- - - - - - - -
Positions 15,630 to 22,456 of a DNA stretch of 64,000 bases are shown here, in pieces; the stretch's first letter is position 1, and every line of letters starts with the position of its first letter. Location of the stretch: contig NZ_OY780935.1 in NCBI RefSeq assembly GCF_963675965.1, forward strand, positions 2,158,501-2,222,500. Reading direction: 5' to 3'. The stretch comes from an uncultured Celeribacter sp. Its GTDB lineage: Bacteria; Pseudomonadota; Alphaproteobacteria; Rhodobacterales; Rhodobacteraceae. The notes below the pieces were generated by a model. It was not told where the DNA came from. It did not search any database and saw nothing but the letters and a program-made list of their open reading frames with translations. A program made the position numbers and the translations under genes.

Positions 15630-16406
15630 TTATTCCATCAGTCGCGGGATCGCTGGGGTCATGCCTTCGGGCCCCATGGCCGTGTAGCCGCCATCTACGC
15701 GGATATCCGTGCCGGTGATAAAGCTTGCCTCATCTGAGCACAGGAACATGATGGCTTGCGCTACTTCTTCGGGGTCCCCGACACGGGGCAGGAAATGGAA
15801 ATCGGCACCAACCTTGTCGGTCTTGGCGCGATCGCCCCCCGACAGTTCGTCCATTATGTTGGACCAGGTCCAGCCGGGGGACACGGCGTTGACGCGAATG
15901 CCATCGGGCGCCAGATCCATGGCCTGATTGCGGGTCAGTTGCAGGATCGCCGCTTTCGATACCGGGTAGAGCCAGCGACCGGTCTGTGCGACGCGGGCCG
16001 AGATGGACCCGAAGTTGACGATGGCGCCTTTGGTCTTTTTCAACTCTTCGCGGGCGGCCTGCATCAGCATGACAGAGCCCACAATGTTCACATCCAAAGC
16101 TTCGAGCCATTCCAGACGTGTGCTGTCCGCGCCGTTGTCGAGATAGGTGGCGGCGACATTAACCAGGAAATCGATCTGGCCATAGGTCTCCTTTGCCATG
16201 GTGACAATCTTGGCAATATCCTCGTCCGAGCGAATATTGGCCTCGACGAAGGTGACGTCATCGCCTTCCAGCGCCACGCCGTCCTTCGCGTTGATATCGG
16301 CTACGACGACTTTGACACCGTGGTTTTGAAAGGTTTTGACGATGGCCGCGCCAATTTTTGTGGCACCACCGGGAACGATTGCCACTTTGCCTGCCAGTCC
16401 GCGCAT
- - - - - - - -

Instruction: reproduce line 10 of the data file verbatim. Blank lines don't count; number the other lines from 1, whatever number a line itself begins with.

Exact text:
16301 CTACGACGACTTTGACACCGTGGTTTTGAAAGGTTTTGACGATGGCCGCGCCAATTTTTGTGGCACCACCGGGAACGATTGCCACTTTGCCTGCCAGTCC